By Nick Assinder
Political correspondent, BBC News website
It is extraordinary enough that the prime minister has been interviewed for a second time by police in the cash-for-honours investigation.
Mr Blair was urged to go by Tory leader
It is just as extraordinary that the 45-minute conversation was kept secret for the best part of a week - particularly as there have been persistent claims that someone is leaking details of this probe.
Those two bare facts have already led to any amount of speculation over exactly what they indicate.
Have the police now moved onto what is, in effect, a separate inquiry into a Watergate-style cover-up, as some are now claiming?
Does it all mean the inquiries, once believed to have been near completion, are now weeks away from a conclusion?
And has it increased or diminished the likelihood that charges will eventually be laid against individuals and, if so, at what level in the Labour Party or even the government?
There are attempts, specifically by the Welsh and Scottish Nationalists, to seek answers from the sequence of events over the past couple of weeks, which have also seen Mr Blair's closest aides Ruth Turner and Lord Levy arrested and interviewed over suspicions of perverting or conspiring to pervert the course of justice.
Did Mr Blair's interview, for example, have any bearing on the second arrest of Lord Levy a few days later?
And finally, there is genuine bemusement over why the police required confidentiality on "operational grounds" and why Downing Street agreed to it, given that it was bound to lead to charges that No 10 spokesmen had misled the public.
Lord Levy's arrest followed Blair interview
Mr Blair's official spokesman has said he was unaware of the second interview until Wednesday evening and that the fact it was taking place was kept to a "very tight" group of individuals.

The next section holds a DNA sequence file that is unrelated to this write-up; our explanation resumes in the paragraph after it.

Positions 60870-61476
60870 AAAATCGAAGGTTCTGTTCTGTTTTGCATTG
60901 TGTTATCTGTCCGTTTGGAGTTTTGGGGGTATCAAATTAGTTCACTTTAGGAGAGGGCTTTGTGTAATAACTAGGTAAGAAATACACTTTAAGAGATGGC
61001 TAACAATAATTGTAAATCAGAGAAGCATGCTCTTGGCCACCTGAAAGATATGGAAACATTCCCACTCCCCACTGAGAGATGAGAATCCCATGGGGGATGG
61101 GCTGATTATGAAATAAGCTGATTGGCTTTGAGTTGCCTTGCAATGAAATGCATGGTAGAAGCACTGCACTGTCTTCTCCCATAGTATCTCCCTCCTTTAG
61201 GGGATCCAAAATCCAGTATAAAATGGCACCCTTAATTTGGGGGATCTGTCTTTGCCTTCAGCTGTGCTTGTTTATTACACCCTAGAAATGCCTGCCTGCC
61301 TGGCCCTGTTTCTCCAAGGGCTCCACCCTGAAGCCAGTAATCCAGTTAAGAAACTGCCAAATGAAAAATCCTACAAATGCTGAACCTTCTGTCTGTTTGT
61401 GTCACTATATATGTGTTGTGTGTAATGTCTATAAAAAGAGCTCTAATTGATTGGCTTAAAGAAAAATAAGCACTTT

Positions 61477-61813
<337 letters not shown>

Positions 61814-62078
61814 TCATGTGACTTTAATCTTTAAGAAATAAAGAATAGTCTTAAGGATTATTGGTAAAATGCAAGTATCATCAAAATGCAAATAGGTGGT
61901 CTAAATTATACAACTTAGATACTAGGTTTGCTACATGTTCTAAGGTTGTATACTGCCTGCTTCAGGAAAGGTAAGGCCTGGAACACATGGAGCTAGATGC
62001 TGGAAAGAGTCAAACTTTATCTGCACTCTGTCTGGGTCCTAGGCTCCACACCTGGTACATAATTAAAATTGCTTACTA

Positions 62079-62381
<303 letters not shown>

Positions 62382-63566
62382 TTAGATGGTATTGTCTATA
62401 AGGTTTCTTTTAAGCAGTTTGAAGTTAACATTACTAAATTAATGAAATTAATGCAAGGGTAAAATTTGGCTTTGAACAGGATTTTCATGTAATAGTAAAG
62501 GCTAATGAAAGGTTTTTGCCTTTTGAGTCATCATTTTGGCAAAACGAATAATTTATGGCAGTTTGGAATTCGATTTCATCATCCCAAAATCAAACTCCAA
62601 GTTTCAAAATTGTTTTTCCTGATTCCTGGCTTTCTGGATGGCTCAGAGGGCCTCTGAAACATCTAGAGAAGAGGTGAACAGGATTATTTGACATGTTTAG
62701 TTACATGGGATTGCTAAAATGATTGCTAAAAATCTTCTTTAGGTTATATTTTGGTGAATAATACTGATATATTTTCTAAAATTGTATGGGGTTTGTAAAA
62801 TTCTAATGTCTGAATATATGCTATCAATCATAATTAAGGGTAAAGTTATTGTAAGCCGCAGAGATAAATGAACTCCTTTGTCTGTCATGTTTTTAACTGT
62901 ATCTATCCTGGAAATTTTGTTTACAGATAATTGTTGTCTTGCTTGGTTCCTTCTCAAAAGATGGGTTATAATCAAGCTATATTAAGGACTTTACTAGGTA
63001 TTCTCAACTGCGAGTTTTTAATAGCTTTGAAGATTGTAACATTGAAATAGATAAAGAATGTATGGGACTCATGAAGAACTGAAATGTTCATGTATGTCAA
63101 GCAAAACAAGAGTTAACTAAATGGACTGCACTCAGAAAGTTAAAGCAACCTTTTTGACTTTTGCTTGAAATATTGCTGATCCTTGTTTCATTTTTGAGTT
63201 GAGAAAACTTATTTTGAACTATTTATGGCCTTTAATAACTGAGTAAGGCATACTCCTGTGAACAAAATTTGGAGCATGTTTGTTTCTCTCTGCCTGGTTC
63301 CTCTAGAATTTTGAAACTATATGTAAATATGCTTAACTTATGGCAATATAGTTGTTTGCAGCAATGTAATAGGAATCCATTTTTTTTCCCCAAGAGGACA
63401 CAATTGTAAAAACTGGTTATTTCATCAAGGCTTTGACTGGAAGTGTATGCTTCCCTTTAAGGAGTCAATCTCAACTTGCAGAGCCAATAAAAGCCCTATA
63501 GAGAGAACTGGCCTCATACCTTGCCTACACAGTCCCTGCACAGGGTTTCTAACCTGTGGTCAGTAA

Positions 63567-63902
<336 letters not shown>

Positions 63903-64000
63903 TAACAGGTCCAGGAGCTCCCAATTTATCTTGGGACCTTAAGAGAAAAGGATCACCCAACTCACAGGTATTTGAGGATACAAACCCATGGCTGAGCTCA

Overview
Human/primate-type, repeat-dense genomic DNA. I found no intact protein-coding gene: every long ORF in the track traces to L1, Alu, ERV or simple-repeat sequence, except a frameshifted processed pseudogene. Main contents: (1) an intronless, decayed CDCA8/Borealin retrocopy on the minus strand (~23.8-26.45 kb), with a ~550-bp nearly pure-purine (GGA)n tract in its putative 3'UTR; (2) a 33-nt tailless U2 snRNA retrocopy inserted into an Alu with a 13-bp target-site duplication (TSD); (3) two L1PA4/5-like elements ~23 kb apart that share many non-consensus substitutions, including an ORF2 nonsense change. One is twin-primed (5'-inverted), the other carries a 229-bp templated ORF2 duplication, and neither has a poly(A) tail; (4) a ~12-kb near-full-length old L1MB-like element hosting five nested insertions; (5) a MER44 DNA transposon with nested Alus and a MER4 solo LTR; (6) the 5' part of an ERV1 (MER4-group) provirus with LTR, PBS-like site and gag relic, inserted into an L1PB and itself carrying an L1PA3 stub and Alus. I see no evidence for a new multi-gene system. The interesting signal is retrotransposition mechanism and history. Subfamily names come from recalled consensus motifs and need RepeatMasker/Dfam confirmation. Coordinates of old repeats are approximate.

That seeks to inoculate him from claims he deliberately misled journalist, but points back to the question of why the news blackout was deemed necessary in the first place.
Whatever this all amounts to - and it must be stressed that charges have not be laid and may never be laid - it is having a profound effect on the prime minister's last days in power.
He was already facing pressure from many on his own backbenches to at the very least announce a timetable for his resignation.
And only yesterday, Tory leader David Cameron demanded Mr Blair's resignation, claiming his determination to cling on to power was even against the national interest.
Mr Blair is thought to want to remain in power to take the expected body blow from the Scottish, Welsh and English local elections in May.
But, as one Blair loyalist put it to me, the prime minister will find it hugely difficult to hang on long after that date.
On the other hand, Mr Blair's allies insist it would be absurd for him to go now as it would appear to be an admission of some guilt. And they point out that no charges have been laid and that Mr Blair has only been interviewed as a witness.
There is undoubtedly an element of unfairness on the demands for Mr Blair to bring this all to a close by resigning now because, despite all the speculation, there are precious few facts available.
But the prime minister is currently suffering from one of the worst nightmares that can engulf a prime minister - he has become the victim of events entirely out of his control.